with Rev. Clay Nelson
Read below, or download the PDF
Follow this shortcut to the bottom of the page for the Welcome, Opening Hymn, Chalice Lighting, Spirit of Life, Time for All Ages, Reading, Hymn, Closing Words, Postlude, Shared Links
Clay Nelson © 30th August 2020
We all have buttons that can be pushed. When my mother’s Alzheimer’s had reached the stage where she no longer knew who I was, I teased her, “Why haven’t you forgotten how to push my buttons?” I’m not sure what happened but she had a moment when all her synapses were functioning normally. She smiled as she explained, “Because I installed them.”
Other than the ones Mum installed, there are a few others that when pushed can make me livid or leave me in despair or both. One is vandalism and the other is callous disregard for others or ourselves. They are of course related. They both tear down. One destroys or disfigures the context in which we live, be it our neighbourhood or the planet. The other crushes or scars our spirit of life. I know when both buttons were installed. Or perhaps, I know when I was first aware of their existence is more exact.
In a previous, pre-ministerial life, I acquired a tertiary degree devoted to understanding and promoting healthy human and community development. This resulted in my being recruited to run a university residence hall complex, housing 1000 students. It was an experiment by the university to see if residence life could be integrated into the educational mission of the university. To test the idea thoroughly they gave me the four worst dorms on campus. The technical term to describe them was a “zoo”. They had a history of racial unrest, rampant drug and alcohol abuse, and property destruction. The campus police were there so often they should have moved in. Clearly it was not a place that promoted learning or community.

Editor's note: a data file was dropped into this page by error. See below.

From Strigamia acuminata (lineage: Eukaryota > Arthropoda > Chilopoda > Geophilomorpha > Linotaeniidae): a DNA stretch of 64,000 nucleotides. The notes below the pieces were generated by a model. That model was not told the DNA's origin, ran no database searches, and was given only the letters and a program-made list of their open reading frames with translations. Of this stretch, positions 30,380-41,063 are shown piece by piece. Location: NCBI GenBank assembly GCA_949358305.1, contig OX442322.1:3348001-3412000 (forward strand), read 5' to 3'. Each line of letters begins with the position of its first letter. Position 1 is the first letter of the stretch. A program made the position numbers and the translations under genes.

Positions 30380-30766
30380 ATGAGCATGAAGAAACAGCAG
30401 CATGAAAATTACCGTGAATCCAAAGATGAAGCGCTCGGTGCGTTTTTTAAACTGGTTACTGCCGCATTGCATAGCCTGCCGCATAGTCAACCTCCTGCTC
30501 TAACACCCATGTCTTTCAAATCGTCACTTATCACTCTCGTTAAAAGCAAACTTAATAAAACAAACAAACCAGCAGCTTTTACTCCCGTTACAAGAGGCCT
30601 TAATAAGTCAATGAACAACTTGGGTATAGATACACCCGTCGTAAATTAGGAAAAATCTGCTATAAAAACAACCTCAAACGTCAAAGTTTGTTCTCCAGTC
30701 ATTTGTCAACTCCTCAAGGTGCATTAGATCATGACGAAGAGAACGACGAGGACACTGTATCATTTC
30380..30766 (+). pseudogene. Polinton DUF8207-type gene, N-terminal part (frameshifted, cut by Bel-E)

I had just turned 24 and was blissfully ignorant. Clueless about how hard it was going to be, I set to the task of building an educational community out of chaos. When I left four years later: mission accomplished. But during that time, it felt like I was constantly trying to sweep the waves breaking on the beach back into the sea before they could wash away our sand castle still under construction. There are always a few who would rather tear down than build up.